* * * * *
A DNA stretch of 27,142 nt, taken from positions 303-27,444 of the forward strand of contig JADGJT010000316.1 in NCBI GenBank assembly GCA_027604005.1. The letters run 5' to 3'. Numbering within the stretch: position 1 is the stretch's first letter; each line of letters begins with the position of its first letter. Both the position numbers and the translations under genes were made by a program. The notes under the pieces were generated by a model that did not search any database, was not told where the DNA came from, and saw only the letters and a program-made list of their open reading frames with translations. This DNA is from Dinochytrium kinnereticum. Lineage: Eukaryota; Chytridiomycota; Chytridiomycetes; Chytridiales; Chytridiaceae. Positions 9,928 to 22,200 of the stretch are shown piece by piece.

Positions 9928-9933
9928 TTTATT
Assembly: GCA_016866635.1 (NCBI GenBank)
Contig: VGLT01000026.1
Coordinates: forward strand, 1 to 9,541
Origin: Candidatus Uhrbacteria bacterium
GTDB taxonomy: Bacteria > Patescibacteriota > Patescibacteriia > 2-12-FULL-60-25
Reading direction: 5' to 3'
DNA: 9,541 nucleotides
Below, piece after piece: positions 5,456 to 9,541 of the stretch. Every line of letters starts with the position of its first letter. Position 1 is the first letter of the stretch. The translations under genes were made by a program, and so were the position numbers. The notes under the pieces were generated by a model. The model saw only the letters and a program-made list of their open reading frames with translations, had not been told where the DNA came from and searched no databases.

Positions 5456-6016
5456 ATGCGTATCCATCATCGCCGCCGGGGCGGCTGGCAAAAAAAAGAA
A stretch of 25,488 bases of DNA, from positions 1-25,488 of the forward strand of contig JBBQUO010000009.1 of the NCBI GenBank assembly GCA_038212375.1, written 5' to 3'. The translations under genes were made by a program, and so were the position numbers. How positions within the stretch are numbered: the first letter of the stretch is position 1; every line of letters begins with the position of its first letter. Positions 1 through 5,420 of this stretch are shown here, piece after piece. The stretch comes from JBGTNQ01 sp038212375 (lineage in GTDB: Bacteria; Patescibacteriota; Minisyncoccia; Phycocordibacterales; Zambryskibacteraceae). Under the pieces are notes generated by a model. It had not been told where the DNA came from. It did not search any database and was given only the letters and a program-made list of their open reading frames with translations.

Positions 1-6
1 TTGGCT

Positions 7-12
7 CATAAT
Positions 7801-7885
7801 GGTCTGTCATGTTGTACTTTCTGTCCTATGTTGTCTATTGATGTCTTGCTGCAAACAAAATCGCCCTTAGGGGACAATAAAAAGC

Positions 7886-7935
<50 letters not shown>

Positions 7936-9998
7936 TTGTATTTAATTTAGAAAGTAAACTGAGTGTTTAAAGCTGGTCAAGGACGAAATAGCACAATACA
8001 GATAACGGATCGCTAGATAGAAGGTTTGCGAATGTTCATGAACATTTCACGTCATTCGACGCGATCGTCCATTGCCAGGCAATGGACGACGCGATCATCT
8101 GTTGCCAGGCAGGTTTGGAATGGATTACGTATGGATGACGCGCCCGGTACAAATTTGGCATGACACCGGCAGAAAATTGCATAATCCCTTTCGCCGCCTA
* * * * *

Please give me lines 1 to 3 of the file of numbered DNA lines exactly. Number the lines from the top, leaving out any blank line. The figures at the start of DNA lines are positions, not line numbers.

A DNA stretch of 27,142 nt, taken from positions 303-27,444 of the forward strand of contig JADGJT010000316.1 in NCBI GenBank assembly GCA_027604005.1. The letters run 5' to 3'. Numbering within the stretch: position 1 is the stretch's first letter; each line of letters begins with the position of its first letter. Both the position numbers and the translations under genes were made by a program. The notes under the pieces were generated by a model that did not search any database, was not told where the DNA came from, and saw only the letters and a program-made list of their open reading frames with translations. This DNA is from Dinochytrium kinnereticum. Lineage: Eukaryota; Chytridiomycota; Chytridiomycetes; Chytridiales; Chytridiaceae. Positions 9,928 to 22,200 of the stretch are shown piece by piece.

Positions 9928-9933
9928 TTTATT